Some advocates of MLG believe that governance should serve citizen needs but it is clear from the contents of this chapter that MLG has a number of weaknesses in this respect, as well as neglecting power relationships and misinterpretations of the concept of territory. The conclusion shows that LEPs as multi-agency partnerships need to be accountable and it is essential to adopt models that facilitate a clearer understanding of new spaces of interactions and multiple accountabilities. Using a stakeholder analysis fills some gaps in understanding of how partnerships work and who they are accountable to, as well as assessing how public services delivery models operate within a multi-level governance setting. All 39 LEPs have varying levels of trust between partners, as well as responding to multiple accountabilities. Neither Type I nor Type II MLG is sufficient on its own as an explanatory framework for analysing LEPs, but each does offer a useful entrée into this important field of enquiry.

Research implications

The MLG concept is a helpful starting point, but its utility is governed by how it is augmented with other, more appropriate models of analysis. LEPs are a challenge to the dynamics of public accountability as they involve private actors at the heart of public service delivery; they are also interesting examples of persistent contestation between actors with different mind sets on outcomes and on legitimacy, accountability and representativeness. Stakeholder analysis allows a deeper appreciation of the interactions in space and multiple accountabilities of actors in LEPs.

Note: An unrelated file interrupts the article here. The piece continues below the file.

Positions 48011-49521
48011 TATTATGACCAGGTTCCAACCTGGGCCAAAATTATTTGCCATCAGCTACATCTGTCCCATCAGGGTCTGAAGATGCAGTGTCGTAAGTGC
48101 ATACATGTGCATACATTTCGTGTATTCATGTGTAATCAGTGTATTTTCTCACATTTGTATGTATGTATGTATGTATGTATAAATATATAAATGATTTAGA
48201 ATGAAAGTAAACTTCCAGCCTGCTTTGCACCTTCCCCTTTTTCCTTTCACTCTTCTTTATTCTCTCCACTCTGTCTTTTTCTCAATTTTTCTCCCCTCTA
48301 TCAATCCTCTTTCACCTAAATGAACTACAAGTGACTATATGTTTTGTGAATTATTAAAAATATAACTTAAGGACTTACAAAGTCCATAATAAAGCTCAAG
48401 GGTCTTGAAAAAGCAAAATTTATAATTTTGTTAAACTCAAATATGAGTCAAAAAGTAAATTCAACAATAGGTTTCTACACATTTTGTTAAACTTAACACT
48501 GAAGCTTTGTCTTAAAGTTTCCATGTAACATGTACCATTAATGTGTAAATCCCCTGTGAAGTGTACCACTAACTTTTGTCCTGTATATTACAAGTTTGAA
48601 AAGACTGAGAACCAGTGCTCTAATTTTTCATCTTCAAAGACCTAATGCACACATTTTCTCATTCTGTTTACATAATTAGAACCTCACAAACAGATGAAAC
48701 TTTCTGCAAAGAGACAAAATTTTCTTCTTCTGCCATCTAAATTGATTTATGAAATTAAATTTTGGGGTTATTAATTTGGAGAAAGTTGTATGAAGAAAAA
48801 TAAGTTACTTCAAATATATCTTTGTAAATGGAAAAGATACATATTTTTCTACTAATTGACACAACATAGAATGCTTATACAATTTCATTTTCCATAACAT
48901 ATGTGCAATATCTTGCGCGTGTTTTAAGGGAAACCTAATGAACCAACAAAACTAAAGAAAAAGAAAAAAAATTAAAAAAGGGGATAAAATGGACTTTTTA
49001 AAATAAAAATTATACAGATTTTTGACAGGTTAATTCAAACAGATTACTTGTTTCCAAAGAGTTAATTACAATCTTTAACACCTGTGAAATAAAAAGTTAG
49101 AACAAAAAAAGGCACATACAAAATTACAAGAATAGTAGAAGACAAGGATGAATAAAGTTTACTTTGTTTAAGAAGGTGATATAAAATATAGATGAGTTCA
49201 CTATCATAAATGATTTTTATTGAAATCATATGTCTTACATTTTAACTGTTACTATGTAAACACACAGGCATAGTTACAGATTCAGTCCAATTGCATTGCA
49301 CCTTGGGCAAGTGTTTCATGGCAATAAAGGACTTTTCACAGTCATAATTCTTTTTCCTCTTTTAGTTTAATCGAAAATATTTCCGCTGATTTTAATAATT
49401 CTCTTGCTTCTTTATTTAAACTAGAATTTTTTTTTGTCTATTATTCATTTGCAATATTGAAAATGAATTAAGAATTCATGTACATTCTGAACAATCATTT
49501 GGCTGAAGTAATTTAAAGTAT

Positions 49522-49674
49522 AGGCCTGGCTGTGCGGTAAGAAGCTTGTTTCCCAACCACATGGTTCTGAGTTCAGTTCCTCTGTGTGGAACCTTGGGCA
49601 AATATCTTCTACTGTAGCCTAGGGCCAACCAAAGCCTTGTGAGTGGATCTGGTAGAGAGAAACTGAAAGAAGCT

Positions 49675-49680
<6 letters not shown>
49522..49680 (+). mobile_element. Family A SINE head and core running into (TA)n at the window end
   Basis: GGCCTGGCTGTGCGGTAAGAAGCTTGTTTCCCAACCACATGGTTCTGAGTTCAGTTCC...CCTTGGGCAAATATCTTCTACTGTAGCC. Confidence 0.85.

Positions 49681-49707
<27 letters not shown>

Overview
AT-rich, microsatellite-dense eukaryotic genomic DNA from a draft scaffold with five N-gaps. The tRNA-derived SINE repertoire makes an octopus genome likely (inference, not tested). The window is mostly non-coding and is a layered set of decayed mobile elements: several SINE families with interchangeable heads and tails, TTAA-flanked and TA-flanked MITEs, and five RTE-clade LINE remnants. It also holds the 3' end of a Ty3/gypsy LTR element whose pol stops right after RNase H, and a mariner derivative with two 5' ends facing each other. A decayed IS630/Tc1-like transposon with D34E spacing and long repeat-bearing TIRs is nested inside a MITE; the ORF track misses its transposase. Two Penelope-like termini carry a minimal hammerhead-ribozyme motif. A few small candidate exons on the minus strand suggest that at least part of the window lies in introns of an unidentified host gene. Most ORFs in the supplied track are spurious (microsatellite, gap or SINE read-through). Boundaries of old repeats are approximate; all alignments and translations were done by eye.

Practical implications

LEPs in England are the preferred instrument for driving economic growth in regions and sub-regions. The findings help to explain more fully some of the intricate power and trust relationships in these partnerships. The chapter also examines multiple accountabilities and how actors connect within territories.

Social implications

Critically the findings show an absence of real citizen engagement or expression of public opinions and feedback loops to citizens/publics/individuals/other organisations within such diffuse partnership arrangements. In an era of Localism it is essential for partnerships to be accountable to a wider group of societal stakeholders

Originality/value

The chapter takes a novel approach to analysing LEPs and builds on some existing work on MLG to obtain a deeper analysis of some of the complex inter-relationships and connections between actors on LEPs.

Details

Multi-Level Governance: The Missing Linkages
Type: Book
ISBN: 978-1-78441-874-8

Keywords

Book part
Publication date: 6 July 2015

Oliver Hensengerth